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From Plan to Impact VI

Making every step count

This is the sixth From Plan to Impact report, monitoring the progress of the World Health Organization (WHO)’s Global action plan on the public health response to dementia 2017-2025.

This report tracks the progress of creating and implementing National Dementia Plans (NDP) in both World Health Organization (WHO) Member States and select non-member states. Within this report, you can find expert analyses and case studies from across the globe, focusing on the seven action areas outlined in the Global Action Plan (GAP).

As in the previous editions, the sixth edition of From Plan to Impact highlights the persistent gap between Member States’ progress and the goals established by the plan. 

Some of the key points of the report include: 
  • The number of NDPs implemented by Member States has remained unchanged since 2022 at 39. This equates to around 26% of the 146 target, and only around a fifth of all 194 Member States agreeing to implement a plan in 2017. As of May 2023, 46 countries or territories (including non-Member States) had NDPs
  • 54 new plans are needed annually to reach the WHO target of 146 plans (75% of Member States) by 2025. This is based on data collected from Alzheimer and dementia associations between January and April 2023 and assumes no additional plans are launched this calendar year
  • Data collection and harmonisation is becoming increasingly important as global projects seek to understand the life-course factors that impact dementia. We must ensure that data is collected from across the globe, across diverse populations, or we risk using biased data that may undermine scientific understanding or the development of appropriate healthcare approaches
  • In the absence of national dementia plans or in areas where dementia diagnosis and care pathways are disjointed and unclear, it is the third sector (eg: civil society, non-governmental organisations, etc.) that has developed innovative projects or services to plug key gaps through public-private partnerships
  • Despite a decreasing emphasis on the COVID-19 pandemic globally, ADI continues its extensive efforts to influence plans for the future WHO Pandemic Preparedness and Response Treaty. The disproportionate impact of the pandemic on people living with dementia should never be repeated, and governments must include humanitarian and pandemic response planning in their NDPs, as suggested in the Global Action Plan

Though progress on the GAP has been slow, ADI’s successful #WhatsYourPlan campaign demonstrates that collaborative efforts between governments and stakeholders can make a tangible impact on policy development and implementation of NDPs. The fight for a better world for people living with dementia is ongoing, and it is crucial to utilise all available means to transform this vision into reality. 

As such, ADI is calling for an urgent extension of the Global Action Plan until 2029 with current progress putting people living with dementia and their caregivers are at a severe disadvantage. This extension will provide a crucial opportunity to address the unmet needs and challenges faced by individuals living with dementia, ensuring their well-being and improving their quality of life.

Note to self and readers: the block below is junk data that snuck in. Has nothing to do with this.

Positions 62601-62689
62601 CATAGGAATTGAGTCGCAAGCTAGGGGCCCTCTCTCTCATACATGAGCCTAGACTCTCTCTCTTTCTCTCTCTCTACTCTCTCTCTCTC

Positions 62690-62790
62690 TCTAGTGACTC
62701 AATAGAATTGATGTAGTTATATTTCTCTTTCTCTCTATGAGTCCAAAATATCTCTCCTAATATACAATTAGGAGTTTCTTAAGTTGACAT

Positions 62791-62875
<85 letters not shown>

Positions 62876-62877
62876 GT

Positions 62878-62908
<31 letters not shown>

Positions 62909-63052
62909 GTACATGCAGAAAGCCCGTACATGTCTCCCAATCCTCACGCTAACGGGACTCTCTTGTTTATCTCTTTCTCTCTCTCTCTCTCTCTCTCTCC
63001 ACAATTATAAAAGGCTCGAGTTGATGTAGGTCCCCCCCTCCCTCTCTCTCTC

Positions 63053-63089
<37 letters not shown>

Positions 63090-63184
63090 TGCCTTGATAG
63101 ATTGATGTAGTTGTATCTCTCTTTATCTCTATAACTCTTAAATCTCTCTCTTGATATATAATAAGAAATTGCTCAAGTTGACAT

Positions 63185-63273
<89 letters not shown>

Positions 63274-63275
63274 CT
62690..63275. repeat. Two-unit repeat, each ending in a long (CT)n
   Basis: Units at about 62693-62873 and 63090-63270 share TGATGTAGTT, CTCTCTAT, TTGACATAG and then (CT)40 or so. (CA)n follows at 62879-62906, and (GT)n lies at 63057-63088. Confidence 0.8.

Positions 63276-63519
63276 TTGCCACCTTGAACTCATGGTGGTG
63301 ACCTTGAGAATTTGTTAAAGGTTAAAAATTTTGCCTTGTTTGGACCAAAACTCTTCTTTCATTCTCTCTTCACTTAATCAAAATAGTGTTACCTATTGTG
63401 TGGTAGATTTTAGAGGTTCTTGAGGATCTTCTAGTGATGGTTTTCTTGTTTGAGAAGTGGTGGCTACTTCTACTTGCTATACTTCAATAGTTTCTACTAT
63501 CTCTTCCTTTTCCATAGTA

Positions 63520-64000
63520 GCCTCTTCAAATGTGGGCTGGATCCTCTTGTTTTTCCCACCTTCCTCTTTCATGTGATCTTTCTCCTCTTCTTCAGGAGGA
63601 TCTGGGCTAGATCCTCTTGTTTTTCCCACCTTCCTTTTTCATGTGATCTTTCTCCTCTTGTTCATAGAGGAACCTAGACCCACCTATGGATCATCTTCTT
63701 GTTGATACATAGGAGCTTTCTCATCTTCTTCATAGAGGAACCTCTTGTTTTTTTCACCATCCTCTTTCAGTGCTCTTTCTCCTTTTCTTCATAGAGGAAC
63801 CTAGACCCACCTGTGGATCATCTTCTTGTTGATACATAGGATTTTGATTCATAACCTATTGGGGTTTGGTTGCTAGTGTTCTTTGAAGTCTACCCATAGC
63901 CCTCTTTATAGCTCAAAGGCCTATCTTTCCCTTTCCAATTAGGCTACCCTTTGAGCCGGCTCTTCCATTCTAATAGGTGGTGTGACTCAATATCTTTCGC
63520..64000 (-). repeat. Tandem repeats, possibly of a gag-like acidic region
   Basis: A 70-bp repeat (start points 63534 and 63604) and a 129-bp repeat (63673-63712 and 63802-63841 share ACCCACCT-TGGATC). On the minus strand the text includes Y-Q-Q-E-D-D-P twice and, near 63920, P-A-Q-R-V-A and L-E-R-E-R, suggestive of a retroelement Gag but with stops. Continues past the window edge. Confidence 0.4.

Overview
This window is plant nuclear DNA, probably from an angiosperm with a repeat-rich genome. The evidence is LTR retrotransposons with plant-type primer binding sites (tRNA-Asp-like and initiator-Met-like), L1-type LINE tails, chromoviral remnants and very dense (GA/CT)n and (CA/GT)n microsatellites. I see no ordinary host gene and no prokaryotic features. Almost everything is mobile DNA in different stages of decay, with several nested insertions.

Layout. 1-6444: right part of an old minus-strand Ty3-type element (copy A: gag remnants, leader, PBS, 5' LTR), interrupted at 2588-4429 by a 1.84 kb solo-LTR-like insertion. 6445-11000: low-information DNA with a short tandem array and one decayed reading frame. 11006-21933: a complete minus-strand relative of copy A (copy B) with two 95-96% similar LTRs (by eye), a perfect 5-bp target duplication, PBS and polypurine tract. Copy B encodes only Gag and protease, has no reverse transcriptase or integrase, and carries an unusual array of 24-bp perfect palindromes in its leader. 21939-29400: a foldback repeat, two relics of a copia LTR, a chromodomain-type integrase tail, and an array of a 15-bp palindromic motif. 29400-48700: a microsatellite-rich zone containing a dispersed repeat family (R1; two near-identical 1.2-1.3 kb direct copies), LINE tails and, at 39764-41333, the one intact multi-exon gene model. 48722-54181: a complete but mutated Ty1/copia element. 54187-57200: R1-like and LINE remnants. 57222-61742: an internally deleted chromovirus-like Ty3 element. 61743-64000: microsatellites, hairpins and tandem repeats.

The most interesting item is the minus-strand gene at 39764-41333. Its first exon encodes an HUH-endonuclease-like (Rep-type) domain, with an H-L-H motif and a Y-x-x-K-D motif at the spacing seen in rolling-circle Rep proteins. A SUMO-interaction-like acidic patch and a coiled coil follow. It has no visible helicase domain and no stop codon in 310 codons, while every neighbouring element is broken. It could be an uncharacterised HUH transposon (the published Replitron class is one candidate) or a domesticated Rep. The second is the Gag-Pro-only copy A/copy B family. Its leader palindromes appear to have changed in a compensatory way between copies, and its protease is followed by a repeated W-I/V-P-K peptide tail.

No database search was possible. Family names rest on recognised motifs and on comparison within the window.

ADI calls on urgent extension to WHO Global Action Plan

With only a fifth of WHO Member States meeting their commitments to the Global Action Plan on dementia, urgent action is needed to address the escalating global dementia crisis.

The World Health Organization’s (WHO) Global Action Plan on dementia is failing to meet its targets, putting people living with dementia and their carers at a disadvantage.  

With only 20% of WHO Member States having fulfilled their promise to create a National Dementia Plan (NDP) by 2025, ADI is calling for an extension to the Global Action Plan on the public health response to dementia at the 76th World Health Assembly in Geneva, ahead of the release of From Plan to Impact VI, which maps progress against the Global Action Plan.

The prevalence of dementia is rapidly increasing, with an estimated 55 million people currently affected, and up to 85% not receiving necessary treatment and support. The lack of progress in implementing NDPs is concerning, as it raises doubts about the accessibility of future dementia therapies and more.  Projections suggest that the number of people with dementia will reach 139 million by 2050, emphasising the urgent need for immediate action to address this global public health threat.

Alzheimer’s Pakistan, in partnership with New Advance College of Nursing & Allied Health Science, hosted a captivating Alzheimer’s Awareness Lecture

Alzheimer’s Awareness Lecture Recap 🧠

On September 7, 2023, Alzheimer’s Pakistan, in partnership with New Advance College of Nursing & Allied Health Science, hosted a captivating Alzheimer’s Awareness Lecture by Dr. Hussain Jafri, Secretary General of Alzheimer’s Pakistan.

📌 Event Highlights:

• Dr. Hussain Jafri informed the participants with valuable insights into Alzheimer’s Disease.

• He shed light on the importance of early detection and effective management.

• Emphasized the need for greater Alzheimer’s awareness and importance of purposeful engagement of PWDs.

• Shared touching real-life stories to humanize the impact of this condition.

🙏 Closing Note:

Ms. Samina Farooqi, Principal of New Advance College of Nursing & Allied Health Science, delivered a heartfelt closing note. She expressed gratitude for the enlightening session and the collaboration with Alzheimer’s Pakistan. She stressed the significance of educating our community about Alzheimer’s, fostering empathy, and supporting those affected by this condition.

Let’s continue to raise awareness and work towards a world without Alzheimer’s.